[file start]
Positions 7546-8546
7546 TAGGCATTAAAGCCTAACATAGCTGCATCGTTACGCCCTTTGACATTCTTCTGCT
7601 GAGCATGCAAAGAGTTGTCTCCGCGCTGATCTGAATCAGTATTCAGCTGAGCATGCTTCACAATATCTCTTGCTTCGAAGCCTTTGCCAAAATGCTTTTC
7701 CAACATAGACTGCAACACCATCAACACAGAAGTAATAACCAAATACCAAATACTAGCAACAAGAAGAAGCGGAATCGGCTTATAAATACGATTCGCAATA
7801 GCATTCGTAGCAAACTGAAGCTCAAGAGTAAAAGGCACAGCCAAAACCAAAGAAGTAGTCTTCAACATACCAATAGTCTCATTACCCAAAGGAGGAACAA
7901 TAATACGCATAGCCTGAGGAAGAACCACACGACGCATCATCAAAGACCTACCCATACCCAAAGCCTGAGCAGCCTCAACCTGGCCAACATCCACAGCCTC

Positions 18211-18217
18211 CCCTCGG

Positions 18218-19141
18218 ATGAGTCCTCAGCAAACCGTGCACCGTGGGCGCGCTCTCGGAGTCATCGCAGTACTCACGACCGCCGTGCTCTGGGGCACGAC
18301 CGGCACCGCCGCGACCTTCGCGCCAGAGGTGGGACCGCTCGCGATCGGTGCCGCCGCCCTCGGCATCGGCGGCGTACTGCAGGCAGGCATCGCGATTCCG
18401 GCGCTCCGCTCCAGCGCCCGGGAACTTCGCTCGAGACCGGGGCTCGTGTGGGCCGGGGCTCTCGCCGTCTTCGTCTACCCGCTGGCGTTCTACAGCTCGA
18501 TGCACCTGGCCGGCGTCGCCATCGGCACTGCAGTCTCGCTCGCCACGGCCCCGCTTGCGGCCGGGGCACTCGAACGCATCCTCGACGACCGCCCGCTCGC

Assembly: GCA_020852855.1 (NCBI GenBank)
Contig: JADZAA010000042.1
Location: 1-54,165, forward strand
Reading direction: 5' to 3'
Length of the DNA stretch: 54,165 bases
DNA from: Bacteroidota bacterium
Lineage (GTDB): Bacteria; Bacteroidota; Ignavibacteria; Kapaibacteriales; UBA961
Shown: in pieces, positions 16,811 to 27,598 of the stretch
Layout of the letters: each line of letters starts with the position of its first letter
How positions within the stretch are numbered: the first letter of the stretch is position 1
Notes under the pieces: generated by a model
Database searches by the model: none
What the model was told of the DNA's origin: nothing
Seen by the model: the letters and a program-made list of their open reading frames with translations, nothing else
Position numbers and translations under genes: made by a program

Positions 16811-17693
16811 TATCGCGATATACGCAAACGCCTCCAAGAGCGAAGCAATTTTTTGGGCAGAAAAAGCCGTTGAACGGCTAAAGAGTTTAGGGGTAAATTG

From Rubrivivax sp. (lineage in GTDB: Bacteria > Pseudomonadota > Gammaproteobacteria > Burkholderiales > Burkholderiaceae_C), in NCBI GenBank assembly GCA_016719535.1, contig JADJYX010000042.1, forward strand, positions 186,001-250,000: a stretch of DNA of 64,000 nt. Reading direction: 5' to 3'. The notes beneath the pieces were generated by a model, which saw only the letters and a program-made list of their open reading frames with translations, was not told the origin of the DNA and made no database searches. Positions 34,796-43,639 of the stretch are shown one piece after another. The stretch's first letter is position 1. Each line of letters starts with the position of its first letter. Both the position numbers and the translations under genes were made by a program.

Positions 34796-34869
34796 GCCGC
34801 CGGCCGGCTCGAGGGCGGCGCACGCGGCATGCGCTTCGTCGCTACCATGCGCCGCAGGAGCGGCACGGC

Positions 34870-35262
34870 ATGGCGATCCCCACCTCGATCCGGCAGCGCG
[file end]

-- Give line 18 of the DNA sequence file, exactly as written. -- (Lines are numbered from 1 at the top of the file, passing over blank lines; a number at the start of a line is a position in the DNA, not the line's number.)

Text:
Length of the DNA stretch: 54,165 bases